25 people met at the Salt Lane car park this morning for our walk at Cliffe led by Malcolm and Sally. Before we had our boots and coats on a kestrel flew over our heads and landed on one of the overhead cables enabling great telescope views for all. The bird seemed to hunt ahead of us for the next couple of hours. Perhaps it was hoping to take advantage of any rodents we disturbed as we walked along. From the car park we could see tufted duck, magpie, oystercatcher, canada geese. Malcolm explained how the grass on the islands has been cut by the RSPB to encourage black-headed gulls to breed on the reserve. Their numbers used to be high but have slowly reduced over the years. Hopefully the fact that there are already some taking an interest means that they will return. We were also able to see the new tern raft and the landscaping of the pools in the car park where reeds and water plants are starting to grow.
Along the first part of our walk we saw dunnock, wood pigeon, jackdaw, lesser black-backed gull, pochard, long-tailed tit, collared dove, wren, shelduck, little grebe and great crested grebe. As we scanned the pool we heard the first of several chiffchaffs, and lapwing displayed giving their fantastic call. Shoveler, pintail and wigeon were seen before Ian spotted a male goldeneye and three females and as we scanned the pool a further male and female were also diving. Try as we might we couldn’t turn a rather odd looking tufted duck into the scaup that had been reported on the reserve recently, but it wasn’t without a lot of lively debate and plenty of patient gazing through telescopes and binoculars! Several large groups of redshank flew in as the tide rose on the river pushing the birds onto the reserve.
Cetti’s warbler gave us a burst of its lovely song before we moved off to get better views of the goldeneye and avocet. Malcolm offered the first person to see a mediterranean gull one of Sue’s (H) toffees (he’s so generous) and within minutes of that excellent carrot being offered Alan heard one calling above. In fact there were two med gulls mixed in with a group of black headed gulls circling overhead, with the sun shining it was relatively easy to spot the clean white – almost transparent – wings which made them stand out from the black-headed gulls.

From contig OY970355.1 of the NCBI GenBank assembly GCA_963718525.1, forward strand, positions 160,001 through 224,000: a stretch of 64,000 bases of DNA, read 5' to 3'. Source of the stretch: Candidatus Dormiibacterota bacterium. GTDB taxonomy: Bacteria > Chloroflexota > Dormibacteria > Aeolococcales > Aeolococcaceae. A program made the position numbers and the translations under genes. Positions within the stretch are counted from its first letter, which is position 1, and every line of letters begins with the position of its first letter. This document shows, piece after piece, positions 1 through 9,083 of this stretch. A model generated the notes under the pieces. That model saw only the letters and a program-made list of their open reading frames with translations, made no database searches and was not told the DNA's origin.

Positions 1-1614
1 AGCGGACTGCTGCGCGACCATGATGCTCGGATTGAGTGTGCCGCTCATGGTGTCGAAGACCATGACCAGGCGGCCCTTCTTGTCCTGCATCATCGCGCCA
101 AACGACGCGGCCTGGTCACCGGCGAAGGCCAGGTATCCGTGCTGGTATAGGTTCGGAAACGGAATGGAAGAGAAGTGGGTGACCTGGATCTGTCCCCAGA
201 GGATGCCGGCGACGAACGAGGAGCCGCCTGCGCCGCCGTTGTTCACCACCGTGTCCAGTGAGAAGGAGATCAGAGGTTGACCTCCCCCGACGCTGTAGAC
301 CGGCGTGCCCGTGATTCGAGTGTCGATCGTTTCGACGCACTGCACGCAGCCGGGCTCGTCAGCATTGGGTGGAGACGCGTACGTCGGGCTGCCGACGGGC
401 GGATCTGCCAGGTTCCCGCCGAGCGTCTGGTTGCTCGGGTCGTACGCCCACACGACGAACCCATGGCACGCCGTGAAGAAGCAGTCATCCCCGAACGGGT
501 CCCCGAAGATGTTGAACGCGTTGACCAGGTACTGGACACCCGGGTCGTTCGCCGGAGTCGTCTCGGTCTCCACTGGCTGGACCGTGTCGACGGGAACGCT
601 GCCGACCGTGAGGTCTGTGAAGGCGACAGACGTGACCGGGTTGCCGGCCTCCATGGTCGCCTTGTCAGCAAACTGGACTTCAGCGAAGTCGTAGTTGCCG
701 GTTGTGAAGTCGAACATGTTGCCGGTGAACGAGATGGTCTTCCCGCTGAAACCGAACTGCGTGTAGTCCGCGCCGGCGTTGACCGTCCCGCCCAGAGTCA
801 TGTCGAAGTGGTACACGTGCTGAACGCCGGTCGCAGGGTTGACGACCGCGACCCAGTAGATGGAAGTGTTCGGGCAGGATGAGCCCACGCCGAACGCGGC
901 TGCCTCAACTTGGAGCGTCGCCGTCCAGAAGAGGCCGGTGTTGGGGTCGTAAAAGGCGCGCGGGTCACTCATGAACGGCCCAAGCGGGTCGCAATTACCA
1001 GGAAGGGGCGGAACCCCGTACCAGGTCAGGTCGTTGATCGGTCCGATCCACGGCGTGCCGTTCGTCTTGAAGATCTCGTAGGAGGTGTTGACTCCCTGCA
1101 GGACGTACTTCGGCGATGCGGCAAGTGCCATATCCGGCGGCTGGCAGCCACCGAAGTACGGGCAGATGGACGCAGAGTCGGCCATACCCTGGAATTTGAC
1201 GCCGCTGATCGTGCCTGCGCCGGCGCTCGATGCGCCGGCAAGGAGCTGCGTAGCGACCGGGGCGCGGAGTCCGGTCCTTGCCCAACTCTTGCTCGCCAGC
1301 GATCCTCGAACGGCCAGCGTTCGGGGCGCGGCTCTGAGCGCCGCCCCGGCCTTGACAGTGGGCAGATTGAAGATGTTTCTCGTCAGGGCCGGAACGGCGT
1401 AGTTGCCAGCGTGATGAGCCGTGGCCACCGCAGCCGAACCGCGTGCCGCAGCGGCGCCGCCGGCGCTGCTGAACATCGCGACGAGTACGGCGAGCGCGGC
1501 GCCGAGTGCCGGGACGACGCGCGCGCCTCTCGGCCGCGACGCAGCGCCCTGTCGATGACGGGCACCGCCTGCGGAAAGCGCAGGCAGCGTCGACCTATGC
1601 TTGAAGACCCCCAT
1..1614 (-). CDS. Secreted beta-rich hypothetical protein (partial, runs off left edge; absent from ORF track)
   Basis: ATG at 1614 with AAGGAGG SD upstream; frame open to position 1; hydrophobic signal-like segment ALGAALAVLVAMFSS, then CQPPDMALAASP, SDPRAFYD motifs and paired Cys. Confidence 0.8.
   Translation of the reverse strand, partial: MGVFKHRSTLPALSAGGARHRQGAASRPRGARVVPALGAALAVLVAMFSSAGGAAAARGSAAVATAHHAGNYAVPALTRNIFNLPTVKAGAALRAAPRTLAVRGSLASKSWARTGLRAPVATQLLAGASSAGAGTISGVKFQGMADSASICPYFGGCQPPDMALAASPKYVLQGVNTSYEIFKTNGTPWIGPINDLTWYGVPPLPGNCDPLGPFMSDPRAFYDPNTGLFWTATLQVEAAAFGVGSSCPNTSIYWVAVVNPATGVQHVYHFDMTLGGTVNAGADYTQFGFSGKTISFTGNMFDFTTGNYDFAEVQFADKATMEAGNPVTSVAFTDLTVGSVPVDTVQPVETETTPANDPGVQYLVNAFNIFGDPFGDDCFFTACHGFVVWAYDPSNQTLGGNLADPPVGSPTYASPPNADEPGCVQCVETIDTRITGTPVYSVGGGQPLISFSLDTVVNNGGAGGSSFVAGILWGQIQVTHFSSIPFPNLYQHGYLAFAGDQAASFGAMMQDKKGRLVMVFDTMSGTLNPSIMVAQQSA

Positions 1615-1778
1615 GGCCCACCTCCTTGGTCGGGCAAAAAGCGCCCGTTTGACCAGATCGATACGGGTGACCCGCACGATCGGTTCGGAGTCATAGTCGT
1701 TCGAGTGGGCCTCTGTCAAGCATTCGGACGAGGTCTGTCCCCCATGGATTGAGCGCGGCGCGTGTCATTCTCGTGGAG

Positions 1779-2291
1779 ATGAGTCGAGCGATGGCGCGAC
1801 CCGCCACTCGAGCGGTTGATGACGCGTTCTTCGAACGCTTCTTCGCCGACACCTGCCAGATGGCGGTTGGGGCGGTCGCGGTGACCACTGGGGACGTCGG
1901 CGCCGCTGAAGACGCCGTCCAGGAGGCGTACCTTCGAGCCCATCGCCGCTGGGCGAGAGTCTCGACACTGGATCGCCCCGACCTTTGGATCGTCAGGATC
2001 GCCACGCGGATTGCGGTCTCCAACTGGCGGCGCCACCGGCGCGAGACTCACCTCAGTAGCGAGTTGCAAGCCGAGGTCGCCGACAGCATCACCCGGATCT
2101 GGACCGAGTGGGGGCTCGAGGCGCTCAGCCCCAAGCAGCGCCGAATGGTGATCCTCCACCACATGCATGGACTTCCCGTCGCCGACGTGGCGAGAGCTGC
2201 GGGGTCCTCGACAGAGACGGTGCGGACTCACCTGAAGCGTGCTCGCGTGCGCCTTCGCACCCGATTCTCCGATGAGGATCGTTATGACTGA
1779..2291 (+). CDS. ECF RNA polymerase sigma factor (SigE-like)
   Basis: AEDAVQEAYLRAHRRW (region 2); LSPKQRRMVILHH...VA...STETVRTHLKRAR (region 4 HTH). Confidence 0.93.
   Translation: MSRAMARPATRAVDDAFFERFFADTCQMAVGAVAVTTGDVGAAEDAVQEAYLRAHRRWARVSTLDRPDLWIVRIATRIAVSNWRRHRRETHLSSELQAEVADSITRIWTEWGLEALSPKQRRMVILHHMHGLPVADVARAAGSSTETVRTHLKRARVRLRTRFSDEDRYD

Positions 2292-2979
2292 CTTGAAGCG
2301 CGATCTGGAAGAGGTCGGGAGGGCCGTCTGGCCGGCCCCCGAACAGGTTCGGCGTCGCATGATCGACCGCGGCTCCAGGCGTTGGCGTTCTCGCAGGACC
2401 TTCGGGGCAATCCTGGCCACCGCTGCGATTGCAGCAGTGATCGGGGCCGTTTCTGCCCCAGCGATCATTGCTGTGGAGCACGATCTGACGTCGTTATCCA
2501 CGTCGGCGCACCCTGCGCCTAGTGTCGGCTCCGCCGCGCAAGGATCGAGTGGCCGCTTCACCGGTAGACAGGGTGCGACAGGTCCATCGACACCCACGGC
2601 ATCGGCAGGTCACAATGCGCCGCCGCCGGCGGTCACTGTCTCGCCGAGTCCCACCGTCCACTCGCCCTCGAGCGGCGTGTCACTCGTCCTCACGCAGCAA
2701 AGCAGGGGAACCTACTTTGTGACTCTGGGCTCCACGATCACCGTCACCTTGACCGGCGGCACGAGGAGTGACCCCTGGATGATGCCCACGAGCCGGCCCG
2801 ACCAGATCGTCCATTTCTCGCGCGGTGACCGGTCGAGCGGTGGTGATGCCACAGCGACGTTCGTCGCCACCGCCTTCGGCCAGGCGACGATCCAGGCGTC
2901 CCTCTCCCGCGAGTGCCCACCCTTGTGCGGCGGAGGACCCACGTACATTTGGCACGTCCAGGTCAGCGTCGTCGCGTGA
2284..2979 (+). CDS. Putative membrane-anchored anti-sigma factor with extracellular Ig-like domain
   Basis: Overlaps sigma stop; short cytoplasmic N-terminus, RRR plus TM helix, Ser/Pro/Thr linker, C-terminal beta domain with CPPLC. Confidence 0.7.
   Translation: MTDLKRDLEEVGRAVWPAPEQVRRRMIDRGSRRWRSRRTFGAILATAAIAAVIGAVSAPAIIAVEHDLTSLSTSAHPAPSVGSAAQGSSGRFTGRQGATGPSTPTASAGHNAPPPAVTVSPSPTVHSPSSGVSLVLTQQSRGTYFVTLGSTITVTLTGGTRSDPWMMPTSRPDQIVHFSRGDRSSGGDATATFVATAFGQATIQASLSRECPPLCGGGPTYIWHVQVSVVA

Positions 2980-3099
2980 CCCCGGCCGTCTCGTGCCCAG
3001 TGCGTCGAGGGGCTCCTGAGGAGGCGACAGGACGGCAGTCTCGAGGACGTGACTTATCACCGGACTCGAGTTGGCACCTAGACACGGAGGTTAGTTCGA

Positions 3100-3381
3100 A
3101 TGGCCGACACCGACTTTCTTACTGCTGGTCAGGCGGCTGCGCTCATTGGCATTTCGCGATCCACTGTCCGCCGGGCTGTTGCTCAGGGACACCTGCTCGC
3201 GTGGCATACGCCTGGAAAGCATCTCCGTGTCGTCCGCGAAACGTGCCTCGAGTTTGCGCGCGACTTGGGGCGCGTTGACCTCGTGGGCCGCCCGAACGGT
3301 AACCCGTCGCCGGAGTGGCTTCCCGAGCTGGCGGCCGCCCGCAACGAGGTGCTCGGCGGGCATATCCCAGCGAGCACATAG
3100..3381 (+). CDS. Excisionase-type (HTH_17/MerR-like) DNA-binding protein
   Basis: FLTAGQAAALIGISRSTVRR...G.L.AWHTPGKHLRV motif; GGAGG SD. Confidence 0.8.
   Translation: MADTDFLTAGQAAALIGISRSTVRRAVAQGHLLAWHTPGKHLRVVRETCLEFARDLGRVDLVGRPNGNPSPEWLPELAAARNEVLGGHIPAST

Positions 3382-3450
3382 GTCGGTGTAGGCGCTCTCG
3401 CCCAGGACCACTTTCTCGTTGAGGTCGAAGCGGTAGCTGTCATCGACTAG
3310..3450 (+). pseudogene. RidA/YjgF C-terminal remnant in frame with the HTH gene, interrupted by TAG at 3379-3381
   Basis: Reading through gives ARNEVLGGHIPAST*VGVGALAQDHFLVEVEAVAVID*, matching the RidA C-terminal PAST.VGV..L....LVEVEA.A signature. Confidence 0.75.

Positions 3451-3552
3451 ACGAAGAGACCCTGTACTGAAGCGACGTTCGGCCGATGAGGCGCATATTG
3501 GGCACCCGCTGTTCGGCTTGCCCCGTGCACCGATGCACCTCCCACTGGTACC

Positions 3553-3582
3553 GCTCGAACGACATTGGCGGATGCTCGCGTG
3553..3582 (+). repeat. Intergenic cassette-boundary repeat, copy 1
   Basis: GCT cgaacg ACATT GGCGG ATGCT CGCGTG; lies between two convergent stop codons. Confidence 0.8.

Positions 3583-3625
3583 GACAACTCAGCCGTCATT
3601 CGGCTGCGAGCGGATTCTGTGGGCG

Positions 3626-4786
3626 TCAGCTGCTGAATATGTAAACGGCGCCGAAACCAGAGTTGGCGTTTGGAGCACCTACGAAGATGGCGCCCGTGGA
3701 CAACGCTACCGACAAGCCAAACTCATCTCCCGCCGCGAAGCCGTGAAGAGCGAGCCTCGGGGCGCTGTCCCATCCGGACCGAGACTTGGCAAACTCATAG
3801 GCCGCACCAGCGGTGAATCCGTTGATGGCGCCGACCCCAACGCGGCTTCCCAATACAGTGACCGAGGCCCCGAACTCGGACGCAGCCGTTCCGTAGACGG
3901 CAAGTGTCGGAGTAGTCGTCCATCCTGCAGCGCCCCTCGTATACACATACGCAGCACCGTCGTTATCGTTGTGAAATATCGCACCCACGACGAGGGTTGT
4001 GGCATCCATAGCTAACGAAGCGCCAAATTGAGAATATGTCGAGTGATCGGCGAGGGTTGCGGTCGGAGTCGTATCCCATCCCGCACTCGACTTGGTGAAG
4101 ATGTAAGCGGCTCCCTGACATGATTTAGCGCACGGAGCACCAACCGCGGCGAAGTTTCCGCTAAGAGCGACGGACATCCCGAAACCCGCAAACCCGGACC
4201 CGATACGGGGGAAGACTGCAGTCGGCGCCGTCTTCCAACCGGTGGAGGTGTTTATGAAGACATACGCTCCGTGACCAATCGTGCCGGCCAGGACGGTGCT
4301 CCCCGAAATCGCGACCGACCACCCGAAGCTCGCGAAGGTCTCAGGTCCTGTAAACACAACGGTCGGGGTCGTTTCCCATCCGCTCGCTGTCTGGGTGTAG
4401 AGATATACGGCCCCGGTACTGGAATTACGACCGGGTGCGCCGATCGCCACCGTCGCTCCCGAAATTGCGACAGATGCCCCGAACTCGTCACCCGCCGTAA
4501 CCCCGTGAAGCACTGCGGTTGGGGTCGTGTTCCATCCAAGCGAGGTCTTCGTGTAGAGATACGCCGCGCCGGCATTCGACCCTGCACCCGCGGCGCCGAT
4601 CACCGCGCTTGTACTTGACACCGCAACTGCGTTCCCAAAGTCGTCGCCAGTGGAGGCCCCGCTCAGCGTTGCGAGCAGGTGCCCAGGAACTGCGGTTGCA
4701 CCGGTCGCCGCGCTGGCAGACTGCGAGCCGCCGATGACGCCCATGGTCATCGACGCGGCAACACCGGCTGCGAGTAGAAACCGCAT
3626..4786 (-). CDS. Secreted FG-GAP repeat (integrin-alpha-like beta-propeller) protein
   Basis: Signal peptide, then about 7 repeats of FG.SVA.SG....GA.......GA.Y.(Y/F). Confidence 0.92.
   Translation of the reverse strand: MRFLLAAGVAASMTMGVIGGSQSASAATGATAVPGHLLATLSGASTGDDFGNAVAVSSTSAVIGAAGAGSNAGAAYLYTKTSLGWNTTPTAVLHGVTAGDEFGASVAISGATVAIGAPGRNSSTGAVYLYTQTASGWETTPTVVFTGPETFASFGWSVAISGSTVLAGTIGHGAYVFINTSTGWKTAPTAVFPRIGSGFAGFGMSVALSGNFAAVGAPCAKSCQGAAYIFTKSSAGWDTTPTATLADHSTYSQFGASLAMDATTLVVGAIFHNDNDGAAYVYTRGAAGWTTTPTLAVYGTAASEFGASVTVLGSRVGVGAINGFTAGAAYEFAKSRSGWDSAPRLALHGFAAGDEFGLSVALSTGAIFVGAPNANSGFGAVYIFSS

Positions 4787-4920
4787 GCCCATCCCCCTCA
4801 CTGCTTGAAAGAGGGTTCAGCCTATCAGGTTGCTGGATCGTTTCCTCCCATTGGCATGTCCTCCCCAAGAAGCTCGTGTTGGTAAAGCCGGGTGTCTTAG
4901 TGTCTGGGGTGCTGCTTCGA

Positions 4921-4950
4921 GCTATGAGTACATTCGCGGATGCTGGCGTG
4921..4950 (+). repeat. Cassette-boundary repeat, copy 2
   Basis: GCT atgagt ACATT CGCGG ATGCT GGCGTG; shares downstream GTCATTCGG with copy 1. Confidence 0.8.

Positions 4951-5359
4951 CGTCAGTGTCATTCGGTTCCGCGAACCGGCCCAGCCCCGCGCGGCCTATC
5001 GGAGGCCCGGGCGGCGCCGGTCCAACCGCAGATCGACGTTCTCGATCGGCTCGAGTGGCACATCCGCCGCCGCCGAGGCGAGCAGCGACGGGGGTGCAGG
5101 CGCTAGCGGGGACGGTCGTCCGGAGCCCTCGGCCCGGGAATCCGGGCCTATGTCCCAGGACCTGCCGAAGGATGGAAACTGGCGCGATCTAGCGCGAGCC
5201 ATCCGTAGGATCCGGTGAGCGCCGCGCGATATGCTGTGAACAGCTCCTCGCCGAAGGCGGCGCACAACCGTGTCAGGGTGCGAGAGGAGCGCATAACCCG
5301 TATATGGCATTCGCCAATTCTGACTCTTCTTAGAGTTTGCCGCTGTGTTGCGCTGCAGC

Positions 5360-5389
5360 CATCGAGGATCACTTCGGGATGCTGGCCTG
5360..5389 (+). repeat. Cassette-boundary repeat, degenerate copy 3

Malcolm and Sally decided we would go as far as the creek and as we scanned along the edge of the nearby pool we could hear several skylark singing, a large flock of starling flew over, marsh harrier hunted over the far fields and a reed bunting was spotted in the nearby reeds. On our return journey we were able to add blue tit, great tit and robin to our day’s list.
Leaving Cliffe we moved on to Northward Hill, parking at Bromhey Farm car park where we took over not only the whole car park, but overflow facilities near the barns. After a break for lunch we started to gather at the feeding station just beyond the car park. Here we all got superb views of brambling, chaffinch, goldfinch and greenfinch. Great spotted woodpecker drummed nearby and a green woodpecker was heard ‘yaffling’. From the marsh viewpoint we had been told by Malcolm to look out for marsh harrier near their usual site and – once again – true to form we had excellent views of 5 marsh harriers and one (ring-tail) hen harrier. The marsh harriers circled high up over the river whilst the hen harrier appeared to prefer hunting low over the fields.
On the islands in the pool we watched shoveler, lapwing, greylag, teal, mute swan, wigeon, moorhen and coot. Ian spotted a common gull and Sue (G) found a rather secretive snipe hiding in the edge of the reeds. As we walked towards the heronry there were large numbers of grey heron and rook flying to and from the wood. A green woodpecker flew across the track in front of us and landed in a tree and as we moved to cross the fields in front of the wood a sparrowhawk put up all the gulls and waders on the pools. Standing in the field our feet squelched in the mud as we hunted for the best spot to view herons on the nest. Although there were several birds perched on branches, we were lucky to be able to watch one couple exchanging bits of wood and twig as they added to their nest and in another tree there were five herons with one pair copulating – a rather high risk strategy given the height of the tree.
A great tit was most insistent that we look at him singing for all he was worth in the top of a bush. On our return we spotted a pheasant across the marshes, more distant views of the marsh harrier and a pair of great spotted woodpeckers in a nearby tree. One last look at the feeders by the car park gave us another chance to see the brambling, plus greenfinch and an excellent siskin.
The weather certainly added to our enjoyment today, but it has to be said that the knowledge and expertise of Malcolm and Sally enabled us all to have an excellent visit to our two nearest RSPB reserves.
Total species seen today – 60
Total species seen YTD – 100